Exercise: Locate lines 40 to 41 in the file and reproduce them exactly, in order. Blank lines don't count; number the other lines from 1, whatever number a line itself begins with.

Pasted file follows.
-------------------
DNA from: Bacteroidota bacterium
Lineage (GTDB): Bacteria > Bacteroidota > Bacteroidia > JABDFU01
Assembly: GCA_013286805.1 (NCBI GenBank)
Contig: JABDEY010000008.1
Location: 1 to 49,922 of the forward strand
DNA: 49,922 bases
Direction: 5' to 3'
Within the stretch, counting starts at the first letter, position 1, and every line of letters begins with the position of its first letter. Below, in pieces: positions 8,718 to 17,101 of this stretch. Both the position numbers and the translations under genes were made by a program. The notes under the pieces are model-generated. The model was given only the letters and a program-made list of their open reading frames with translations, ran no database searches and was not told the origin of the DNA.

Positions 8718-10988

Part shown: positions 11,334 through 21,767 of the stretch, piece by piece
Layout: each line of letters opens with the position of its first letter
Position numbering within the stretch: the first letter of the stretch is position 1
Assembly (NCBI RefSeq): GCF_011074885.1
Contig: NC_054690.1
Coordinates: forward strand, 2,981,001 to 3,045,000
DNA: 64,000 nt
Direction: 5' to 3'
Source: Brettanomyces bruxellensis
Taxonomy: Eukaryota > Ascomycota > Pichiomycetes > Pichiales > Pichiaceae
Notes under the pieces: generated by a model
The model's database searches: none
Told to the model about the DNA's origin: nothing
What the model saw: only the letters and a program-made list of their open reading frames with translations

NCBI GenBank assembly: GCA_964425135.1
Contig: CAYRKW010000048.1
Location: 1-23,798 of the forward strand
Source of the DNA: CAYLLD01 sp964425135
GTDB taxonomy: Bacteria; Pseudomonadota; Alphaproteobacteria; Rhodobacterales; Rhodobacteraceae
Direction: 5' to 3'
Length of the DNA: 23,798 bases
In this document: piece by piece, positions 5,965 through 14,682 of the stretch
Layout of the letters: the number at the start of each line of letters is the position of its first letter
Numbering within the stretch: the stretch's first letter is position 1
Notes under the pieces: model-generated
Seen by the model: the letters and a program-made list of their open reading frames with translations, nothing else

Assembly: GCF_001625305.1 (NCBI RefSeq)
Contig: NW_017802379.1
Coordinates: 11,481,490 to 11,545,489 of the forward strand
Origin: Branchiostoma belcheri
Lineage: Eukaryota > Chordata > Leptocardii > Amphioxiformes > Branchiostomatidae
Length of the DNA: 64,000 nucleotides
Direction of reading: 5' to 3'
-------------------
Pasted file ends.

Lineage: Eukaryota > Chordata > Leptocardii > Amphioxiformes > Branchiostomatidae
Length of the DNA: 64,000 nucleotides